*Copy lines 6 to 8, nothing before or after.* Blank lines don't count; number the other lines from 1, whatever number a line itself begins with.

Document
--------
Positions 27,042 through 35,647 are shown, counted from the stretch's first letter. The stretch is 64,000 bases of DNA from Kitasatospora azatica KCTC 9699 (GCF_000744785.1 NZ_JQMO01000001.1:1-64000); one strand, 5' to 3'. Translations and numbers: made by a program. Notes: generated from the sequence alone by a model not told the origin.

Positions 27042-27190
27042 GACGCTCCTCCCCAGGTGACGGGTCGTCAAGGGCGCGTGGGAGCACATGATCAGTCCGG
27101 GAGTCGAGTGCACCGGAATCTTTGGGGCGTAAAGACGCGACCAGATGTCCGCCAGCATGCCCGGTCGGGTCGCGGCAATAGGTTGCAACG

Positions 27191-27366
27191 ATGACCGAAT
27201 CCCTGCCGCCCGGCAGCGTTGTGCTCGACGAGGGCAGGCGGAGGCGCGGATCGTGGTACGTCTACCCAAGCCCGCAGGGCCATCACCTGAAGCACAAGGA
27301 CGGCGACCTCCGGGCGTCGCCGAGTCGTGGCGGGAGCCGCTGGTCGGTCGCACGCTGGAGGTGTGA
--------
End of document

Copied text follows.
27191 ATGACCGAAT
27201 CCCTGCCGCCCGGCAGCGTTGTGCTCGACGAGGGCAGGCGGAGGCGCGGATCGTGGTACGTCTACCCAAGCCCGCAGGGCCATCACCTGAAGCACAAGGA
27301 CGGCGACCTCCGGGCGTCGCCGAGTCGTGGCGGGAGCCGCTGGTCGGTCGCACGCTGGAGGTGTGA